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January 09, 2013

LITTLE ROCK - It's never too soon for most consumers to want to have their federal income tax refunds in hand. Some tax preparation services have accommodated by offering immediate cash in the form of short-term loans secured by a taxpayer's expected refund.

The thought of quick cash is appealing, especially to financially strapped consumers. However, the reality is that taxpayers pay high fees while essentially borrowing their own money in exchange for a "rapid" refund that they otherwise could receive in full in just days.

Therefore, Attorney General Dustin McDaniel today issued this Consumer Alert to inform Arkansans about the pitfalls related to products like Refund Anticipation Checks (RACs) and Refund Anticipation Loans (RALs).

"These types of products are not much faster than an IRS direct deposit," McDaniel said. "We would encourage consumers to think twice before paying the excessive fees and interest associated with borrowing money that already belongs to them, anyway."

Consumers who file their tax returns electronically can expect to see their refunds within eight to 15 days if the refund is directly deposited into their bank account. For those without bank accounts, the IRS offers a prepaid debit card. Many taxpayers can file federal returns for free, thus avoiding the fees associated with RACs and RALs.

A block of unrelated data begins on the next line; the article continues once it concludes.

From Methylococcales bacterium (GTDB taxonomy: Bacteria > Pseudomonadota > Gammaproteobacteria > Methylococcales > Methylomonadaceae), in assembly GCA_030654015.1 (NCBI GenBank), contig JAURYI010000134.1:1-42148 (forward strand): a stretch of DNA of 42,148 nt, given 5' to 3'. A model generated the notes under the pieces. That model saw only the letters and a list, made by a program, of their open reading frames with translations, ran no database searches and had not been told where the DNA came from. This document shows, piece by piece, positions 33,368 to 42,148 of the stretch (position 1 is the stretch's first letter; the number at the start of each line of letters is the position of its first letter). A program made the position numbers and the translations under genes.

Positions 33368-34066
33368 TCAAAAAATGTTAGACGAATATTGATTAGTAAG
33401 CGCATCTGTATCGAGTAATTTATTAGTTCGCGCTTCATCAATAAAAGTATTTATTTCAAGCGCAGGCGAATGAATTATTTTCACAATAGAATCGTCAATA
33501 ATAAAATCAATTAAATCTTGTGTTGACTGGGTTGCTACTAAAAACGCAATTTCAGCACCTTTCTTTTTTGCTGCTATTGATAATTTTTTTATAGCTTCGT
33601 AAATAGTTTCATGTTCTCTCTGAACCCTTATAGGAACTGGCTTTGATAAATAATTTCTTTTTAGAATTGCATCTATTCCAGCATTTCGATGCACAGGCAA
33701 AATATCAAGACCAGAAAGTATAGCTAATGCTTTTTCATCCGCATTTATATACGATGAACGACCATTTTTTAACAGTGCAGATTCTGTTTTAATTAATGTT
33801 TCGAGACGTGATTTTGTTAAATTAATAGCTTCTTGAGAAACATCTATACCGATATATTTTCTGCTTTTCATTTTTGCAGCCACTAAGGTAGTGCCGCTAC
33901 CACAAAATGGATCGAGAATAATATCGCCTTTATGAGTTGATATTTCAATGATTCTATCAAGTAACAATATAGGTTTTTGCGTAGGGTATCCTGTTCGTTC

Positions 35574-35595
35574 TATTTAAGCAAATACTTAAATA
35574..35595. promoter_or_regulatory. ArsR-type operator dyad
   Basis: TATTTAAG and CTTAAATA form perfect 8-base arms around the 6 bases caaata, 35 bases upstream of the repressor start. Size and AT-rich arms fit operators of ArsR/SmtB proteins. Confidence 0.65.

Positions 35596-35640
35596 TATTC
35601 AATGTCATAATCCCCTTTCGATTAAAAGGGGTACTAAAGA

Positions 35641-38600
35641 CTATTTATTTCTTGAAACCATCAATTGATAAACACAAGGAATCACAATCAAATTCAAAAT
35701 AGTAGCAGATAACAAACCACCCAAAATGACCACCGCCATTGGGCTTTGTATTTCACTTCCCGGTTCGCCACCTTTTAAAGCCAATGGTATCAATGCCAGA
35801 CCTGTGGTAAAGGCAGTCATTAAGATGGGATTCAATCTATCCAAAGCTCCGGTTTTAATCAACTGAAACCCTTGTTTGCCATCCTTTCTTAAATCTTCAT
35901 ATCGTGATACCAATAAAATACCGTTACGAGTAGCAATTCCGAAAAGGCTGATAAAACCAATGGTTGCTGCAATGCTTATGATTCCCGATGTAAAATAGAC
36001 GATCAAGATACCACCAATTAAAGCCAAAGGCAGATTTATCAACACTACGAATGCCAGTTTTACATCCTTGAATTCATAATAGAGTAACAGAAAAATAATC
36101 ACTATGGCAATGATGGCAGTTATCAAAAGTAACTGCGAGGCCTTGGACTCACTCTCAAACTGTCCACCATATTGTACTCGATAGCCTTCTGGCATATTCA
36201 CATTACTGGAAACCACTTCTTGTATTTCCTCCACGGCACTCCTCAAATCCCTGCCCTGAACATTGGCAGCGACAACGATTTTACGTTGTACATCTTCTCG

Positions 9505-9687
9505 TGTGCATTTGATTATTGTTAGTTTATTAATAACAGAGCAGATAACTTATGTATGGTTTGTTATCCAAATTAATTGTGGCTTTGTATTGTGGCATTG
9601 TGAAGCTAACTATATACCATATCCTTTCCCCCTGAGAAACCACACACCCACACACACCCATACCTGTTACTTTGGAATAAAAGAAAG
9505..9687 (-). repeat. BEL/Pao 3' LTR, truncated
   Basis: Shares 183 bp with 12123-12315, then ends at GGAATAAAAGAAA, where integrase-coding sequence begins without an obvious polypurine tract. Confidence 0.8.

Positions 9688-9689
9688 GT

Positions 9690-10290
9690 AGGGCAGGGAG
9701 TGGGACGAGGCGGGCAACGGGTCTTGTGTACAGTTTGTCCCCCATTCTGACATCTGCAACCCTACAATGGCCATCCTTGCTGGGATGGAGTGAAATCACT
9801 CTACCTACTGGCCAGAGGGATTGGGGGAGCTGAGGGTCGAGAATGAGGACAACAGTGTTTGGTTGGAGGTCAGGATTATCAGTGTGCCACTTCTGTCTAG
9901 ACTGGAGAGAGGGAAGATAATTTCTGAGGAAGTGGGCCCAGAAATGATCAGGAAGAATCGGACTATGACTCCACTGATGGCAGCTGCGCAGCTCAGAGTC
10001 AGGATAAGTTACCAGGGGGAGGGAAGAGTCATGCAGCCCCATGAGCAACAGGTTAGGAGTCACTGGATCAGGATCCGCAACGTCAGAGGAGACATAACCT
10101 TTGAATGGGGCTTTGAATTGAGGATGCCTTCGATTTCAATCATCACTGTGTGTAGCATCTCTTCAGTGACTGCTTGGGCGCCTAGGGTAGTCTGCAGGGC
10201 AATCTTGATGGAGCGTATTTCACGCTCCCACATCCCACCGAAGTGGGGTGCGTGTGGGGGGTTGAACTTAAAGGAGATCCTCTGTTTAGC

While RAL offers have diminished significantly in recent years, RACs are becoming more popular. Tax preparers offer RACs to consumers who want their refunds immediately, don't have the money to pay for tax preparation services upfront, or do not have bank accounts. With RACs, tax preparers and their partner banks open a temporary bank account for the IRS to directly deposit a tax refund. Typically, consumers are charged fees of about $30 for the service. Add-on costs may easily amount to more than $100, and that's in addition to tax preparation fees. The fees and costs are all taken from the consumer's refund.

Tax preparation companies that offer RACs or similar products must comply with the Arkansas Refund Anticipation Loan Act. Enacted in 2009, the Act requires tax preparers to provide specific disclosures when facilitating an RAC or similar product. Companies must prominently display a schedule of fees for the products, as well as provide consumers with a printed notice listing the specific conditions related to an RAL or RAC.

Also, facilitators or RACS and RALs are prohibited from charging fees in addition to those fees assessed by the lender, unless those fees are levied on all tax-preparation customers.

McDaniel said consumers should consider the IRS Free File program, which is offered to taxpayers who earn less than $57,000 in annual adjusted gross income. The Free File program, available Jan. 30, provides consumers with the opportunity to file a return and receive a refund quickly and without the costs associated with RACs or similar products.

Other organizations offer tax preparation assistance to senior citizens or those who may be otherwise unable to afford tax help. For more information about those organizations or programs, visit or go to the Attorney General's Consumer Protection Division website,

The Attorney General's Consumer Protection Division hotline is (800) 482-8982.